Our lecture covered chicken classifications, market forms, and a brief discussion about the difference between free range, organic, and farmed poultry. It's very interesting to get a Chef's point of view on such controversial topics. They don't seem to take a side really, but they weigh out all the options including but not limited to; cost, convenience, usability, availability, and demand. Choosing product is not just an ethical issue to them, their decisions are based on may layers of of things and how those things inter relate for the best result for their customer.

Chef Tim demoed grilled chicken, fruit salsa, and curried lentils. Stemming from that demo, I can't wait to go to CAC (Cuisine Across Cultures). Chef Tim typically teaches that class and his demo is infused with history of the foods he is preparing. You can tell he's holding back a bit because he doesn't want to repeat himself when we have that class in the spring. The history behind food is one of my favorite parts! He made his own curry and his fruit salsa was amazing! We will see how mine turns out tomorrow.

Back in Class

Phase 3, Week 2, Day 6

I attended my regular AM class today because I had missed the two days last week and feared I'd miss more information specific to my class. It was odd to be here on a Monday morning. I was glad I showed, because I found out we were going to have our fist written test on Tuesday. I was able to get all of the pertinent info I needed to have a successful test result. The evening class took their test on Monday. Wow! I dodged that one!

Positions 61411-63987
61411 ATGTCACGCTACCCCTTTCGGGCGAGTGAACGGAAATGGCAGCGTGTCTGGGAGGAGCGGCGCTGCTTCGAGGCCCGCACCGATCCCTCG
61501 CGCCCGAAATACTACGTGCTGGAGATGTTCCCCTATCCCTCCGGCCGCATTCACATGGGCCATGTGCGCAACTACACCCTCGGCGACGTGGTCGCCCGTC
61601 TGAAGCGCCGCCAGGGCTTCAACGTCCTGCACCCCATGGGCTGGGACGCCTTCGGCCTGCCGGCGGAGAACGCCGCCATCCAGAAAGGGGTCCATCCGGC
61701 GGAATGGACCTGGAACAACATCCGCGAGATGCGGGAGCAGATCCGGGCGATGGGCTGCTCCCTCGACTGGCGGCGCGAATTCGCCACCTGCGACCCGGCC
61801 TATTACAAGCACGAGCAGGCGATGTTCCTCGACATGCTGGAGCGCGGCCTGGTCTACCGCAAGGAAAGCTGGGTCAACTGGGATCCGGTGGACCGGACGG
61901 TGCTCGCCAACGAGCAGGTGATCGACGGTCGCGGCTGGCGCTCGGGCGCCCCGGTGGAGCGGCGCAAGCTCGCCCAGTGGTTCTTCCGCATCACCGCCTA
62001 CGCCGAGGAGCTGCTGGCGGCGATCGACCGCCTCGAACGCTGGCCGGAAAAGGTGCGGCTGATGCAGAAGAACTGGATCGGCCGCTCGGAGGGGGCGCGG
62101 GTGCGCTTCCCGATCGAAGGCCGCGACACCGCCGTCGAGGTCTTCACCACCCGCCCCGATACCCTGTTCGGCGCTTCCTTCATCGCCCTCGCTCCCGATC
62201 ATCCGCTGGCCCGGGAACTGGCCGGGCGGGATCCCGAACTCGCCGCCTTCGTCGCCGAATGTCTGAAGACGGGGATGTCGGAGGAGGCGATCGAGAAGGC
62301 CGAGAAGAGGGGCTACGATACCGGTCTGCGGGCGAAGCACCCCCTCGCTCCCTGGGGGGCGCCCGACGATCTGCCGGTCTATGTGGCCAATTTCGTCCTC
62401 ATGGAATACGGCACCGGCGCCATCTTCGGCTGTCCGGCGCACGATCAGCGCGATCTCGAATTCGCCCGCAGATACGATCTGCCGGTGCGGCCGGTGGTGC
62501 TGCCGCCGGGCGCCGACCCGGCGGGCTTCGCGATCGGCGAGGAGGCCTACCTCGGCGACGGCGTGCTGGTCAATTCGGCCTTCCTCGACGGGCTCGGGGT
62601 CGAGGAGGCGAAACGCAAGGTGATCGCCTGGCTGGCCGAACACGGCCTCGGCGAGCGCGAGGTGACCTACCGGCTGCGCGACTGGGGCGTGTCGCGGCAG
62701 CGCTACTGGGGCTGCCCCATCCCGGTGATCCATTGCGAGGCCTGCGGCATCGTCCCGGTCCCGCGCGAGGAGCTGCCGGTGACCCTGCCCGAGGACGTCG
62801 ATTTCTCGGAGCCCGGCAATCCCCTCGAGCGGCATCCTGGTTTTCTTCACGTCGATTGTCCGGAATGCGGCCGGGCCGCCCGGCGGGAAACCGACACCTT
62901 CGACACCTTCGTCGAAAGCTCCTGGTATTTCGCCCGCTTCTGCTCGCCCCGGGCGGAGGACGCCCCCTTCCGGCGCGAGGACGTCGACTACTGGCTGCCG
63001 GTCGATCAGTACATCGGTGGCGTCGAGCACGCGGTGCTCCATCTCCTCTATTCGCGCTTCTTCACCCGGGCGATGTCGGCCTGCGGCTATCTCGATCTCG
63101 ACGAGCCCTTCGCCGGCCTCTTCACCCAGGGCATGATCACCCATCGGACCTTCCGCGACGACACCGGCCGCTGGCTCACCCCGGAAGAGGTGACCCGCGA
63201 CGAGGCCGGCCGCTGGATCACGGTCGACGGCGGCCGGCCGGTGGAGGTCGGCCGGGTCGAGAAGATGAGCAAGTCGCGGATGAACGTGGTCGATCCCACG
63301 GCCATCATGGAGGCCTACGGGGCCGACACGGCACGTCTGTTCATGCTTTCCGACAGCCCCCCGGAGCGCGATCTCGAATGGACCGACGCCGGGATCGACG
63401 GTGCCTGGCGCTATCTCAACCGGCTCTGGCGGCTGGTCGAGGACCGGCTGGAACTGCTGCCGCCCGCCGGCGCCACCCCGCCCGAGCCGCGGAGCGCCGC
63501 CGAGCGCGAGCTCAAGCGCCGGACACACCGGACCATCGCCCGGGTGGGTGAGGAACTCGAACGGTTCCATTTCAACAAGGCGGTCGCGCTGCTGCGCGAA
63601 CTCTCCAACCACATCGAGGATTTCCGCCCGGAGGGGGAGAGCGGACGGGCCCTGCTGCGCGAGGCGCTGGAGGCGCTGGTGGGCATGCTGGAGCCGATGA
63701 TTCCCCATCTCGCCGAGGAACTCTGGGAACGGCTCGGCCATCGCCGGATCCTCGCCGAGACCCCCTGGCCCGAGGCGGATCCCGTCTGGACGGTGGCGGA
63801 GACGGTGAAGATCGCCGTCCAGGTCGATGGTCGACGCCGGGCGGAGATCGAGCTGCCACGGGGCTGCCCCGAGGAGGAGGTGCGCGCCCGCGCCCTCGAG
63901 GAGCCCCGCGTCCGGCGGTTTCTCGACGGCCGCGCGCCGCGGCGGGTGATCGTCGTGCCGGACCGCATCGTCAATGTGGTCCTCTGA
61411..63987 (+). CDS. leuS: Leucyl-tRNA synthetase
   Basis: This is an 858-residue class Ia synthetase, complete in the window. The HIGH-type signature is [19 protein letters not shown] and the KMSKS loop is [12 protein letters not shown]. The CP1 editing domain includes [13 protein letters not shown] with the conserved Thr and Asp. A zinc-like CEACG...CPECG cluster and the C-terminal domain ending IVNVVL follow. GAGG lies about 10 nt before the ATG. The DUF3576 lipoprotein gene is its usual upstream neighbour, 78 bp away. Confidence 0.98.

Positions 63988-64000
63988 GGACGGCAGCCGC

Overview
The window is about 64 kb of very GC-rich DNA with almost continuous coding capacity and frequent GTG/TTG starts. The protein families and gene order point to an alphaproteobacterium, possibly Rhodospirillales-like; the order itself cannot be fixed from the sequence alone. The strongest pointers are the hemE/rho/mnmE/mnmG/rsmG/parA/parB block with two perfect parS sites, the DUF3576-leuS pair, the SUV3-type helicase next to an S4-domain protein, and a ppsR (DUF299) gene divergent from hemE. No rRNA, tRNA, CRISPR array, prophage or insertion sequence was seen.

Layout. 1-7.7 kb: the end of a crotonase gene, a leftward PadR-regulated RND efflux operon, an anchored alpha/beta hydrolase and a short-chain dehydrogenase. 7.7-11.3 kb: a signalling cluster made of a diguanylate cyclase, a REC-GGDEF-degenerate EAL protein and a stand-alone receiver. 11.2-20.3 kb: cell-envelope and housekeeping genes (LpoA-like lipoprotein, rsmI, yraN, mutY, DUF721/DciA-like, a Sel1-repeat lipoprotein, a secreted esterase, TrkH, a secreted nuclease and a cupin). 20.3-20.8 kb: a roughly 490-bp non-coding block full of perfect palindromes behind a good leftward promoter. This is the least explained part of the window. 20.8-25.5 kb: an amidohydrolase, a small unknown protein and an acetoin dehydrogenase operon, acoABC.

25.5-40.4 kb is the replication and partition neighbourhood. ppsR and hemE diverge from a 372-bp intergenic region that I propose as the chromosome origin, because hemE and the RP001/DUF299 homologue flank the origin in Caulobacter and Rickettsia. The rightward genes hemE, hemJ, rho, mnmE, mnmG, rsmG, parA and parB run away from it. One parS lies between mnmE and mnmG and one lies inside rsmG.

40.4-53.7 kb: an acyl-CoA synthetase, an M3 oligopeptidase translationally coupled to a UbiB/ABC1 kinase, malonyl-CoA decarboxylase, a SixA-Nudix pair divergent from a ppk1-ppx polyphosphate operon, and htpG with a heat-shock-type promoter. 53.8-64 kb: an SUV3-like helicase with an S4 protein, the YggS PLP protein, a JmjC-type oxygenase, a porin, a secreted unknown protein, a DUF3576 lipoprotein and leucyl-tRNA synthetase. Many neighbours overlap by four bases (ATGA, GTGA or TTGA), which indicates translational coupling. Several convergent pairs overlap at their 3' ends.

We spent the day watching a demo of Ballontine Grandmere, ladka's and grilled veggies and reviewing for our test. The structure of this class is very interesting. With a full day of demo and lecture followed by a practical the class feels slower paced, but I feel I'm learning more. It's kind of weird. We are also receiving a lot of anecdotes   about the industry and their experience from the chefs. It's very interesting!

Tuesday, November 16, 2010


Phase 3, Week 1, Day 3&4

I skipped days 3&4 to be in Springfield with my son for his third birthday. At first I was not going to go and just thought we could do it on the weekend and then I found out I had to work both Friday and Saturday. So I missed my first class in 13 weeks.

When I told Chef Bruce why I was going to miss class, he told me there wasn't much he could do for me according to school policy as a birthday is not an excused absence, but he told me I was making the right decision. Originally I intended on just missing the one day, Thursday. However, by the time I was ready to leave Springfield on Thursday night at 10 pm, I was way too tired to make the drive. I've made the drive between Springfield and St. Louis so many times by now I know when it's not safe for me to hit the road. Thus, I missed class number two and a test. Figures we'd have a test on Friday. There are no make up practicals, so I'm out the 100 pts for the test, and 200 pts each day for participation and attendance.